A distal pancreatectomy procedure involves the removal of the tail and body of the pancreas, and sometimes the spleen (which is situated very close to the tail). The head of the pancreas, which is located nearest to the upper intestine and contains the main pancreatic duct into the duodenum, is preserved.
In some cases, a distal pancreatectomy can be performed through a minimally invasive technique known as laparoscopy. When performing a laparoscopic procedure, a surgeon will access the pancreas and spleen through a series of small incisions using specialized surgical instruments and a tiny camera.
A distal pancreatectomy may be recommended for treating:
- Low-grade malignancies
- Cystic tumors
- Benign lesions
- Neuroendocrine tumors
- Physical damage to the pancreas caused by impact
- Potentially cancerous lesions (pancreatic mucinous cystic neoplasms)
Depending on the location and pathology of a tumor, a distal pancreatectomy procedure can take approximately two to four hours to complete. If conservation of the spleen is planned, a surgeon will first close off the blood vessels that are shared between the pancreas and the spleen, and then isolate the appropriate area of the spleen for removal.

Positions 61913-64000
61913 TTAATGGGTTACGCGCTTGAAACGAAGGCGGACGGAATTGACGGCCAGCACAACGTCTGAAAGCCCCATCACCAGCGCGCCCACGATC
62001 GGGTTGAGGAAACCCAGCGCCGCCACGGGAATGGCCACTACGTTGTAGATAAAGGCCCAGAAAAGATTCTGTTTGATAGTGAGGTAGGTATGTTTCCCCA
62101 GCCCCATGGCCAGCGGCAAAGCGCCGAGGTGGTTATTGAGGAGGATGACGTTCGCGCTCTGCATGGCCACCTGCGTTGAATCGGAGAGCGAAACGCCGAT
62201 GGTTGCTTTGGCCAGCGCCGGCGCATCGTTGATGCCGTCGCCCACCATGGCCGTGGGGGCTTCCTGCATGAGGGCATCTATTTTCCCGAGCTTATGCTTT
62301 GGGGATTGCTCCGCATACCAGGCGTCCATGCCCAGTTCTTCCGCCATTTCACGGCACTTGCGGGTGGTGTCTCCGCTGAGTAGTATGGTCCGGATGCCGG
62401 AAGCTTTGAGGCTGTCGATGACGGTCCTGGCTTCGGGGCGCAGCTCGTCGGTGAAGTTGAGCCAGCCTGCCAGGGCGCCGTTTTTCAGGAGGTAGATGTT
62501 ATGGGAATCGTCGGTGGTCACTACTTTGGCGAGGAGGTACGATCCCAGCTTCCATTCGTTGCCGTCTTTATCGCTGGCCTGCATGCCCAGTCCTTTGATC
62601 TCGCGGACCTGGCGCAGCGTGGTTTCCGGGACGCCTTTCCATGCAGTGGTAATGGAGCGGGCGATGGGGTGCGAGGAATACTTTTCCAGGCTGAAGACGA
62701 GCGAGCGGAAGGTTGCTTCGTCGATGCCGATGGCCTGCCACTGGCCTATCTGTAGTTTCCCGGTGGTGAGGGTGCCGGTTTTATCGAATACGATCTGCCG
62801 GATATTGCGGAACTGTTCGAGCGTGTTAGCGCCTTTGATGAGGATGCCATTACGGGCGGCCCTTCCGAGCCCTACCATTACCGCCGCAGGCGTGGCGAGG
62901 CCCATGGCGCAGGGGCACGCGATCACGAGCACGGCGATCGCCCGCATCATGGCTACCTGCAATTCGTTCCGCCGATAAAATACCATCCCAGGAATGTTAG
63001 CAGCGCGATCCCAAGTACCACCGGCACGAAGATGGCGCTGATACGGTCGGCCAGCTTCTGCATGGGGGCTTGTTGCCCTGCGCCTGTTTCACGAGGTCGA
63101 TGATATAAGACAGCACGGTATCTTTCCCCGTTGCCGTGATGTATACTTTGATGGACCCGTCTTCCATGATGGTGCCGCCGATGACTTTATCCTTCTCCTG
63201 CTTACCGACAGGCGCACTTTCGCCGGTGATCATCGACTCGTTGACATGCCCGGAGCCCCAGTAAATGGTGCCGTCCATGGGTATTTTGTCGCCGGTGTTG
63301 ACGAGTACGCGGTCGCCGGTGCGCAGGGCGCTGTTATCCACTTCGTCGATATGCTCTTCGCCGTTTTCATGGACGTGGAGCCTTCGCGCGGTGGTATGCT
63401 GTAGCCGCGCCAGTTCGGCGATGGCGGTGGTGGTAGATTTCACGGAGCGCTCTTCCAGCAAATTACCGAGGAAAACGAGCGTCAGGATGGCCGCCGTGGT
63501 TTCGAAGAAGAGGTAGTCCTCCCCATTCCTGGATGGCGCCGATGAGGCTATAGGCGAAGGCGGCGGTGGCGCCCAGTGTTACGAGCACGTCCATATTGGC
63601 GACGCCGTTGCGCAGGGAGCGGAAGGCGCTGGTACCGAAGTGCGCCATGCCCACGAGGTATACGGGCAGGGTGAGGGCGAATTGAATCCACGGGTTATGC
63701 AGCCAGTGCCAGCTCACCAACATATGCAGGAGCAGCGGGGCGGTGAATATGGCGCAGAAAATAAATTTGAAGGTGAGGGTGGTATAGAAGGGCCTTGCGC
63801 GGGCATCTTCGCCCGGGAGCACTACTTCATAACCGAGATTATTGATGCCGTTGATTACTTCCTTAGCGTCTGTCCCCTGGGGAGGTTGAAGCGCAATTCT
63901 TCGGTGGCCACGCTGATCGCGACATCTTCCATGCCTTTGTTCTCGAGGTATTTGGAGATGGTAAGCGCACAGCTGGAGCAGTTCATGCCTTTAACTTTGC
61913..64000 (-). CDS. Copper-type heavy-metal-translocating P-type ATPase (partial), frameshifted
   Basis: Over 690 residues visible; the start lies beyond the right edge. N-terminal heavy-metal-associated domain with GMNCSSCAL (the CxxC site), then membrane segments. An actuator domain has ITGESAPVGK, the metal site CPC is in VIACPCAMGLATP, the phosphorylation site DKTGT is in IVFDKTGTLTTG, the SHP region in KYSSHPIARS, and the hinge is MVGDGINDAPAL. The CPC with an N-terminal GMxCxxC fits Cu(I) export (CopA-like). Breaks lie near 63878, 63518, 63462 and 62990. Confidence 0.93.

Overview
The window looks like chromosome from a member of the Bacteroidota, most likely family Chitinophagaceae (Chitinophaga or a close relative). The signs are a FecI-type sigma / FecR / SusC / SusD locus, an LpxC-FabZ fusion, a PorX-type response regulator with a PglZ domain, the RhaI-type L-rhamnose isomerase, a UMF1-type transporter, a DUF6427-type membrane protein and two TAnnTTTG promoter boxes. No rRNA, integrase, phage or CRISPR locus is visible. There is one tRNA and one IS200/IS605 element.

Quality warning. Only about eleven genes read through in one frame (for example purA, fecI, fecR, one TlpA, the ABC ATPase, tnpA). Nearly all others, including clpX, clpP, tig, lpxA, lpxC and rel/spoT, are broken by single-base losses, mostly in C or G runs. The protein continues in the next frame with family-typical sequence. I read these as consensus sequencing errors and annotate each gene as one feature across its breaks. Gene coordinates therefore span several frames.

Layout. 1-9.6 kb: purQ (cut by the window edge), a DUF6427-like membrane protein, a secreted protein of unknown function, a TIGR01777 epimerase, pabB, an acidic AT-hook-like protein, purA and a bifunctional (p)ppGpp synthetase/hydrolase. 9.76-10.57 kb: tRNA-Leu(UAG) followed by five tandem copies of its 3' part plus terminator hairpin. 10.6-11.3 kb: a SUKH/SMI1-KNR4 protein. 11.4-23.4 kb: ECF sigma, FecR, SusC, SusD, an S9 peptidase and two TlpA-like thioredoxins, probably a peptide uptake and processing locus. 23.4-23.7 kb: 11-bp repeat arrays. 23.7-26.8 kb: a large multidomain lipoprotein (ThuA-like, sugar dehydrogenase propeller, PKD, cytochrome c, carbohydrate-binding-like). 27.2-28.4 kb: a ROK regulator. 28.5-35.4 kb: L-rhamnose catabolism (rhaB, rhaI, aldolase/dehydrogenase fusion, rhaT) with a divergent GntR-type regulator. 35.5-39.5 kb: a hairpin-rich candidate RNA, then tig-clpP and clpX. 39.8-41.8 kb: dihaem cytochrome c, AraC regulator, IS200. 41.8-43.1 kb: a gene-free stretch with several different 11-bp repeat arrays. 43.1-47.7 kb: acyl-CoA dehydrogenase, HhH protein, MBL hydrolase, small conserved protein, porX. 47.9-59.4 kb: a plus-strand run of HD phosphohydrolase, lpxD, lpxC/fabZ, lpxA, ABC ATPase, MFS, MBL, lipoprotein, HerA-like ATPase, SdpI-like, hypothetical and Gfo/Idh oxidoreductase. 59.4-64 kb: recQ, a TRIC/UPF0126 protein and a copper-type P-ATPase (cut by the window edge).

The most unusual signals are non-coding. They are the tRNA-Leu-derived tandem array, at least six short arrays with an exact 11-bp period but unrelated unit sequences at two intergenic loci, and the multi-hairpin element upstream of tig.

An accurate diagnosis and prompt treatment for pancreatic cancer are essential because, like many other forms of cancer, it can spread locally to blood vessels and nearby organs, such as the stomach and the small intestine. Cancer cells can also potentially break away and spread to distant sites, such as the liver, lungs and lymph nodes.
Despite these similarities, however, pancreatic cancer is comparatively rare, which means that many surgeons and cancer centers do not have extensive experience in treating the condition. One notable exception is Moffitt Cancer Center. Our surgeons treat many patients with pancreatic malignancies and are experienced in performing distal pancreatectomy operations and other procedures, including Whipple surgery. As a result, Moffitt offers a refined level of surgical expertise which directly translates to continually improving survival rates and better quality lives for our patients.
"We utilize both open and minimally invasive techniques for distal pancreatectomy; the approach is usually dictated by various patient and tumor factors."- Jason Denbo, MD
Medically reviewed by Jason Denbo, MD.
If you’d like to learn more about a distal pancreatectomy, Whipple surgery or other treatment options for pancreatic cancer, the experts at Moffitt can provide the information you need to make fully educated decisions about the right treatment for you. Call 1-888-663-3488 or complete a new patient registration form online. We do not require referrals.